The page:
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The United States in the New Asia

Regionalism, Trade, and American Engagement
3 November 2009

by Daniel Michaeli

I’ve been working for the past few months on preparing a report, The United States in the New Asia, which was released today by the Council on Foreign Relations. The authors, Evan Feigenbaum and Bob Manning, are veterans of the Bush administration with a deep appreciation for Asian sensibilities.

But Evan and Bob mince no words in criticizing the host of largely useless multilateral institutions that have been built up in Asia over the past 10-20 years. They observe, sharply, that “creating multilateral forums has rivaled badminton as the leading indoor sport of Asian academics, think tanks, and governments.”

That having been said, there are institutions and arrangements, particularly those emerging from ASEAN Plus Three and the Plus Three (China, Japan, and Korea), which threaten U.S. economic interests. But the solution is not for the United States to blindly jump into the Asian multilateral spaghetti bowl.

Kurt Campbell, in a speech at the Council on Foreign Relations in mid-October, noted that–before the United States joins more multilateral groups or proposes the creation of any new ones–it is “incumbent upon the United States to have a vision about what it thinks it can accomplish in a multilateral setting.”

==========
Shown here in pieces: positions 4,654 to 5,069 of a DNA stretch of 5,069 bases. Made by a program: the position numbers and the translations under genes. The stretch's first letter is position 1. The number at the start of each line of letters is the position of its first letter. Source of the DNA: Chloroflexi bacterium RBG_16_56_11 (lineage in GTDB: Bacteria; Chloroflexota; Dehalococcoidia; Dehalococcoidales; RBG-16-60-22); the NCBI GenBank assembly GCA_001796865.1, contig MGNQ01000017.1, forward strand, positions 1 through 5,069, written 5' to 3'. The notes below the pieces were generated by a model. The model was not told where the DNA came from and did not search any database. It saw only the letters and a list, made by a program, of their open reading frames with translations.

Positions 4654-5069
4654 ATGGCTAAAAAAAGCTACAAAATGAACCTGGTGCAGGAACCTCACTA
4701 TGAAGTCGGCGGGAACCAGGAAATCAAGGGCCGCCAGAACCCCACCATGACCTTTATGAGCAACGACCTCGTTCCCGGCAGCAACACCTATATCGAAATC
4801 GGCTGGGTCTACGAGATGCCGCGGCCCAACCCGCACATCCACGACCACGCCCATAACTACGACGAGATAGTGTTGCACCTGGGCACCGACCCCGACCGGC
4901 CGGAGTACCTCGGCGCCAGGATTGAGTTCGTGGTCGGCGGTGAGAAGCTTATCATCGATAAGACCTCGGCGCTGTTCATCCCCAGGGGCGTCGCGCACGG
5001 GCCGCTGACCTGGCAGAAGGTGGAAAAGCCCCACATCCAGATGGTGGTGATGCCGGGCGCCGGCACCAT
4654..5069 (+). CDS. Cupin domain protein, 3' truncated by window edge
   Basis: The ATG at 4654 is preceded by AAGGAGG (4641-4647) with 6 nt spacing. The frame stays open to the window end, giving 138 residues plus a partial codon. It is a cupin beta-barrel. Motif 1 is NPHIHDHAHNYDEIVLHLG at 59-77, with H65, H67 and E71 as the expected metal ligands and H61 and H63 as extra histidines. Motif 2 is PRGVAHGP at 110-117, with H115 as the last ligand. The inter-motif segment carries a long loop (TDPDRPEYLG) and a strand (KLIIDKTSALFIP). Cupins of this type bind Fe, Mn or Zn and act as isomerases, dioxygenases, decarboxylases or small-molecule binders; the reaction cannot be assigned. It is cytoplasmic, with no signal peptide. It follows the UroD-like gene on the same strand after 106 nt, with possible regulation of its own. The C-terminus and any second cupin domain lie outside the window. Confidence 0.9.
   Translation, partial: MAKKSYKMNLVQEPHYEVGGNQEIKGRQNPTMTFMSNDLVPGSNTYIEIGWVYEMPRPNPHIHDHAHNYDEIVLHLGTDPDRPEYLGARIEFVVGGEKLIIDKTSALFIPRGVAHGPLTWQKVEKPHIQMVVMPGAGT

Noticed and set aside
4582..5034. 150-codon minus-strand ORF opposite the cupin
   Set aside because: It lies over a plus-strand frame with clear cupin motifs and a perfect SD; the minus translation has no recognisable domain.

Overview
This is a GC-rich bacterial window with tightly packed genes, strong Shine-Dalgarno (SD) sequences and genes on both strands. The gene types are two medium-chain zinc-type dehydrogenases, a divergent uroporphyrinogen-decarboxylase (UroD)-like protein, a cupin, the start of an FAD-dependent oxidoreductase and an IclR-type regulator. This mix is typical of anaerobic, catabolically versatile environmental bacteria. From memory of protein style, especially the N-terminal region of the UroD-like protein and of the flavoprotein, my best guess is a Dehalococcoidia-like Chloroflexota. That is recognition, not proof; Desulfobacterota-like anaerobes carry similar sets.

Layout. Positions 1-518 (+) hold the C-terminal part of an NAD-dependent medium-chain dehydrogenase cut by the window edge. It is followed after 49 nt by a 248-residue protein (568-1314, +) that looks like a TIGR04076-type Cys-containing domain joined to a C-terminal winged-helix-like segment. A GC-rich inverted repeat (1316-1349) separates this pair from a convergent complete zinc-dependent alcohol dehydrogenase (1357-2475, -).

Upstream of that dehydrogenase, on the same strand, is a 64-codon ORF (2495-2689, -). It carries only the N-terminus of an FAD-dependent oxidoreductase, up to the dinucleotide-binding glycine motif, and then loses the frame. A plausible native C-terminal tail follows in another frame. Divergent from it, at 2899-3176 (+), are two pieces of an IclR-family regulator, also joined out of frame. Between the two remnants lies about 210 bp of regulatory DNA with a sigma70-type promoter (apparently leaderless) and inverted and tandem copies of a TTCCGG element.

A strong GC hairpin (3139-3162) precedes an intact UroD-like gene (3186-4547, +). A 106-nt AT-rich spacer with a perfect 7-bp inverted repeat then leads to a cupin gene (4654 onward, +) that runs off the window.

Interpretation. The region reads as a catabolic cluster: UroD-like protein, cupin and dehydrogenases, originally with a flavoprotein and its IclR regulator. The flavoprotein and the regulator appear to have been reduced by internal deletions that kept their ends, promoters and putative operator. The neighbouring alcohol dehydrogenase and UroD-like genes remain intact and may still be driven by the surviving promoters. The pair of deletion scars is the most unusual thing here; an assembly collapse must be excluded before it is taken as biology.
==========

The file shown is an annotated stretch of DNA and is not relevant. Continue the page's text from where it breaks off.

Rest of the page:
The report calls for renewed U.S. engagement on regional and global trade arrangements, the most consequential area of multilateral activity that excludes the United States; for an American leadership role in streamlining Asian institutions; for accepting some regional institutions that will exclude the U.S.; and for beginning a deeper dialogue with our allies, particularly Japan, Korea, and Australia, about the role of the United States in Asia.

The last point cannot be emphasized enough: if Japan continues working to develop regional trade arrangements that harm American interests, how can the U.S. expect to secure those interests?

I hope this report will function as a wake-up call not only for American policymakers but for our Asian allies, as well.

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  • Kevin Slaten said:

    The ABC Soup in Asia is overwhelming sometimes. One wonders if some sort of market mechanisms won't take hold (perhaps ironically) in Asia's IGO pool. That is to say, the most useful (e.g. ARF) will survive and the least effectual (e.g. ACD) will die out with either a bang or whimper.

  • Dan said:

    I don't think ARF, APEC, EAS, or most of the others count as being very useful. Even ASEAN, which was successful at bringing together a region full of intense internal rivalries, is now struggling for internal cohesion. China successfully prevented ASEAN from raising disputes in the South China Sea during last week's summit, which is a huge coup for China. Less collective bargaining power in Southeast Asia means a stronger Chinese negotiating position and a less useful ASEAN.

    The multilateral arrangements that now have lasting, and substantive, impact are those formal and informal groups that are bringing the region closer together economically.